Hackers have gotten deep into EA Sports. As noted by Vice, a group of hackers have stolen information from EA sports, including the source code for FIFA 21, and the Frostbite Engine used to power all of EA Sport’s titles.
Citing screenshots of messages posted by the hackers, Vice claims that these hackers have possession of not only the source code for FIFA 21, but also code for matchmaking in the game. The total amount of data amounts to 780GB, according to Vice, with it already being up for sale in the undergrounds of the internet. Screenshots seen by Vice of forum posts from the hackers also claim to show off the access levels of the data. But this has not been posted in public as the hackers just want to sell the stolen information instead.
EA is aware of the data breach, and told Vice in a statement that the information in question was indeed stolen. However, the company was quick to point out that no player data was accessed, and player privacy is not at risk. EA also took steps to improve its own security, and says it is working with law enforcement in the investigation.
These kind of hacks are not uncommon. Earlier this year CD Projekt Red, the game developer behind The Witcher 3 and Cyberpunk 2077, was the victim of a serious ransomware attack. In that attack, the hackers made their way into the company’s internal network and encrypted all the servers, threatening to release the source code for Cyberpunk 2077, and other internal documents.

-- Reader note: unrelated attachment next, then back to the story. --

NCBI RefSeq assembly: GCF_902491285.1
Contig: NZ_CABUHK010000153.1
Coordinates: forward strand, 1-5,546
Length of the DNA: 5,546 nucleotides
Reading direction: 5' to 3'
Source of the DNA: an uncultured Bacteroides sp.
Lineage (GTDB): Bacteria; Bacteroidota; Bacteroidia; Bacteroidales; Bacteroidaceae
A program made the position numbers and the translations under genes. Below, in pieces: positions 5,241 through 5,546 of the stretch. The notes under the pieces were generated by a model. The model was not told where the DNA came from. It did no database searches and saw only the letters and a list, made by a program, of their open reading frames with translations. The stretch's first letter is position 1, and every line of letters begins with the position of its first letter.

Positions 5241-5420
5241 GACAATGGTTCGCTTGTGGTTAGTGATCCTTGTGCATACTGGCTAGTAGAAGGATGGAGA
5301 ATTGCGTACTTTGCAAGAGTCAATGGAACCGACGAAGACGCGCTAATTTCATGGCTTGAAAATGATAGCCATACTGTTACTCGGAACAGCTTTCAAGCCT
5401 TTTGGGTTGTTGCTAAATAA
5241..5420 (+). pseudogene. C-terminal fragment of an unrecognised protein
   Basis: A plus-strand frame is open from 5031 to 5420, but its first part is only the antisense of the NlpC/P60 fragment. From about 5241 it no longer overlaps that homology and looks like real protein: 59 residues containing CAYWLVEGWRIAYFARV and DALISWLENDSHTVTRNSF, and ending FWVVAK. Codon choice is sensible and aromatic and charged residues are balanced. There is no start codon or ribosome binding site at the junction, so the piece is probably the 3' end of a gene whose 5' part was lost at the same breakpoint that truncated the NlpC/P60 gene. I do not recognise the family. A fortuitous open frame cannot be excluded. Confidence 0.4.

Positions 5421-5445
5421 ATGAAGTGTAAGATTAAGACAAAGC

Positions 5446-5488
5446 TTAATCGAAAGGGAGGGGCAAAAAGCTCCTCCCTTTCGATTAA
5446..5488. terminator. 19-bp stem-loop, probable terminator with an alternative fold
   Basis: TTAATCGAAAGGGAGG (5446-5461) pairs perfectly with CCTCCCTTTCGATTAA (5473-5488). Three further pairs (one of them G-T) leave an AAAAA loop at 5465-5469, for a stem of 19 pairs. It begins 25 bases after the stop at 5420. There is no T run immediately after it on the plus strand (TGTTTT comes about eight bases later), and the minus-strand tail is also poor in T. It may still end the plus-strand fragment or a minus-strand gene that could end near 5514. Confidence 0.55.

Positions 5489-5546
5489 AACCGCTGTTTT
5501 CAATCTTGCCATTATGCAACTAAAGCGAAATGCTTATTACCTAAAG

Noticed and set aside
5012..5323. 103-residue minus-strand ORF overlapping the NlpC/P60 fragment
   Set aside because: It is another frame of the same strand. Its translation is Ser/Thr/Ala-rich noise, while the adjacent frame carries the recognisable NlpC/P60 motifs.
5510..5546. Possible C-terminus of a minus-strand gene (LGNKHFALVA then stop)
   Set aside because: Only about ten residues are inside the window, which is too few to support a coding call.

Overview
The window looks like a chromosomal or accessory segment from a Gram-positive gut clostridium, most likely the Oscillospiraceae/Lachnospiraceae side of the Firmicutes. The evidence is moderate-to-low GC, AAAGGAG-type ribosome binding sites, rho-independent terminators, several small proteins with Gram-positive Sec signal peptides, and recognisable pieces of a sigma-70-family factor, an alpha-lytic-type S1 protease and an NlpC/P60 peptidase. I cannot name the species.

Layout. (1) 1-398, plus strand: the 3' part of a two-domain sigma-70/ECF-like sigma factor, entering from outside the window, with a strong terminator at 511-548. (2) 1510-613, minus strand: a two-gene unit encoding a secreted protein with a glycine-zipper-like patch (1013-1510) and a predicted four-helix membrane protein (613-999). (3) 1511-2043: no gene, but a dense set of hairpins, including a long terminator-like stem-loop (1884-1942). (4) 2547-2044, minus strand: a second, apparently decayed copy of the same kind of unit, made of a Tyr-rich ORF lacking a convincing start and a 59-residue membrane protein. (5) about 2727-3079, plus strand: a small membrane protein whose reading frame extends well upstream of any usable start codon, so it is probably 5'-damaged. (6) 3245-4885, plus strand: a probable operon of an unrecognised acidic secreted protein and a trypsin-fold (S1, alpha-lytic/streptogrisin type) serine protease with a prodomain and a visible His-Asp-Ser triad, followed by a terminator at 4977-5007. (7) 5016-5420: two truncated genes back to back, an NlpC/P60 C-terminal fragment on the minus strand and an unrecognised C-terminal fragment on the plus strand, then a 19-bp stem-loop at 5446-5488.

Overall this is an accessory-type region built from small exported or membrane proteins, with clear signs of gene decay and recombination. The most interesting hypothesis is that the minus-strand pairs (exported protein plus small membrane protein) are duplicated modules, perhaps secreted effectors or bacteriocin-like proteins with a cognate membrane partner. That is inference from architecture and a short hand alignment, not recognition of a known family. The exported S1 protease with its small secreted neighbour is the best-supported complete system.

Even outside of the video game industry, hacks are on the rise. Here in the United States, hackers linked to the DarkSide hacking group in Russia managed to shutdown the biggest oil pipeline in the nation which carries oil from Houston, Texas, all the way to the east coast. Hackers also targeted Cox Media group stations, unleashing ransomware that impacted some TV and radio station’s abilities to broadcast.
U.S. president Joe Biden responded to those hacks by promising to improve the nation’s cybersecurity with an executive order. The order looks to modernize American cybersecurity standards, improve software supply chain security, and establish a cybersecurity safety review board.